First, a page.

Messages

Weekly Anamnesis #14

1980 something

I didn’t know what it was called, I still don’t; I just remember it was fun to play with. You inserted a narrow plastic tape of sorts, with a peel off backing so it would stick on something, and turn the dial to different letters. By squeezing the handle (or a button?) it would leave the imprint of the letter. We had black, blue, and red tapes and the letters would look white when they were embossed on them. I wrote a message to my mom one time and stuck it on her sewing machine. It said, “Mom, you are the best!” It is still there, though her sewing machine has changed since then.

1980 something else

We took a day trip over the border (we lived in Pennsylvania) to West Virginia to visit Coopers Rock Sate Park. It is an amazing place with mammoth boulders scattered through the woods. Pillars to squeeze between, caves to explore, and sloping boulders to hide under. If Robin Hood had been in the United States I am sure this would have been his hide out. The trails wound around and through them and hours were spent climbing. We went back on numerous occasions I believe. I spent a lot of time with my mom as the older kids went on longer hikes with my father. My mom and I would find a hiding place to camp out, and then leave hidden messages and clues on the paths to our location. We would make arrows out of sticks on the path pointing the way or place sticks in an “x” or an “o” for a hug and kiss. Sometimes mom would hide from me and I would follow her messages to be greeted with a heart when I found her.

1998

When Paul and I were married we received a very simple gift which has been a favorite all these years. It was a small mirror with an oak frame and two hooks beneath it; nothing grand or spectacular. The giver had cut two hearts out of cardboard and labeled them with our names and hung one from each hook. The note attached to the mirror face said, “It is my hope that you will leave love messages and notes to each other on this mirror in the years to come.” We did, and we still do, though maybe not with quite the frequency as when we were first married. On many occasions I will enter the bedroom and as my eyes drift to the mirror hanging on the wall there will be a note or card tucked under the wood edge on my side. A message of love, caring, thoughtfulness and gratitude; a reminder of messages throughout the years.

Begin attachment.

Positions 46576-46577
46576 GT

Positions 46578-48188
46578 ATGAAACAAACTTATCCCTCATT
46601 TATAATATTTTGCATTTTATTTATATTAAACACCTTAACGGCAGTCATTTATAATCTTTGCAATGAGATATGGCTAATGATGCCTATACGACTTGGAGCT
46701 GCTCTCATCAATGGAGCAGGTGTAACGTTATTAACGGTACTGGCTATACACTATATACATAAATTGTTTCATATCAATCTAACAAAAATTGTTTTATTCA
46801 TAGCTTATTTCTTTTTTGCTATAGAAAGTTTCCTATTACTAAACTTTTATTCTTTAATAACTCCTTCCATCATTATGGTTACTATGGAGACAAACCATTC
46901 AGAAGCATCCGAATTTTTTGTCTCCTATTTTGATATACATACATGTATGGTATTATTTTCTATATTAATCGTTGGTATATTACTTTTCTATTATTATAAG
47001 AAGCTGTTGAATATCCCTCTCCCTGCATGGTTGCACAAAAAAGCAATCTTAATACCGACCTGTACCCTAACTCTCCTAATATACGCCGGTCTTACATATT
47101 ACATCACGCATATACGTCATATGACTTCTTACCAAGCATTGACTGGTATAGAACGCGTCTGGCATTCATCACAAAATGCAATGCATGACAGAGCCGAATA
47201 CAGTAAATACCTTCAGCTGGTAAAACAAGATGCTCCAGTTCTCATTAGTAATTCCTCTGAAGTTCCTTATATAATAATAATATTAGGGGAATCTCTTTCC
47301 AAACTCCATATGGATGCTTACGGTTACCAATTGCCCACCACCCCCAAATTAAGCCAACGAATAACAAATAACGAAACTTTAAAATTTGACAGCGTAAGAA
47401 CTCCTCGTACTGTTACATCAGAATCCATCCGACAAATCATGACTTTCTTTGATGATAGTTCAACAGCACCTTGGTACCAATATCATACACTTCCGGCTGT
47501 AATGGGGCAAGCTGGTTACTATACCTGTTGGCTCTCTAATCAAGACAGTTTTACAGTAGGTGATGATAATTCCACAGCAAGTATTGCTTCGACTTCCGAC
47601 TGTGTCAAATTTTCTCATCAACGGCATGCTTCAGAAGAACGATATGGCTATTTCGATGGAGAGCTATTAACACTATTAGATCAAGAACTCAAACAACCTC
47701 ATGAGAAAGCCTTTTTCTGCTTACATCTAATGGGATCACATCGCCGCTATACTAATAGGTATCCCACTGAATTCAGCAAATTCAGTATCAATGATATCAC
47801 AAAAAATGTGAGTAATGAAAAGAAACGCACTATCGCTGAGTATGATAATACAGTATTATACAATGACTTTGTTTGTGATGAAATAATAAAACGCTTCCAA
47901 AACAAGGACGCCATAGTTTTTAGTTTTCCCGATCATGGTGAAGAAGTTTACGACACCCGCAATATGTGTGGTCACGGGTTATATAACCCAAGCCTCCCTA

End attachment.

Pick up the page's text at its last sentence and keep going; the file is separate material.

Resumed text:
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7 Comments

Filed under Anamnesis, Farm Stories, Love and Marriage, Memory, Writing

7 responses to “Messages

  1. What a great idea for a gift that mirror was! And it’s amazing how some messages can stick around (like your sewing machine one), isn’t it?

    I like the way you wrote this, with love being the theme of all the anecdotes.

  2. Thank you for the warm fuzzies!

  3. what cute sweet little stories. The one with the trails and the caves reminded me of this playground area at the botanic garden. Its this area where everything is large, so then you feel like an ant. You get to walk inside a pumpkin, climb in a birds nest. The kids love to run around the little maze inside this area.

    I liked how your stories followed through showing love for someone else as well. Very sweet.

    That mirror is a great idea. When we were first married we would use dry erase markers to leave messages for each other on the bathroom mirror.

  4. I’m still working on my anamnesis and interestingly enough I’m using the same structure as yours (only without the theme … I’m struggling with it.)

    I love the message to your mother, and I’m sure it touched her more than you ever knew.

    I love love love the idea of passing love notes to your spouse. In my younger days I bombarded my husband’s scriptures (… I think we may still have been dating at that point …) with tiny pieces of paper that said “I love you” in as many languages as I could find.

  5. Lovely posting.

    The tape is still availible–I am drawing a blank on its actual name, but you can get it at Office Supply stores like Staples.

    People usually use it for more mundane things–like labeling stuff. I like your use. I am sure your Mom did, too.

  6. i’m smiling.

    i like the love theme also, but especially the simplicity of the messages. i mean… how you went about it.

    we don’t think to do that type of stuff often in life.

  7. Aww, you had me a little choked up reading this. I used to leave love notes for my parents everywhere, and sign them all, “Guess who?” Sometimes I’d get one in my lunch bag signed the same way.

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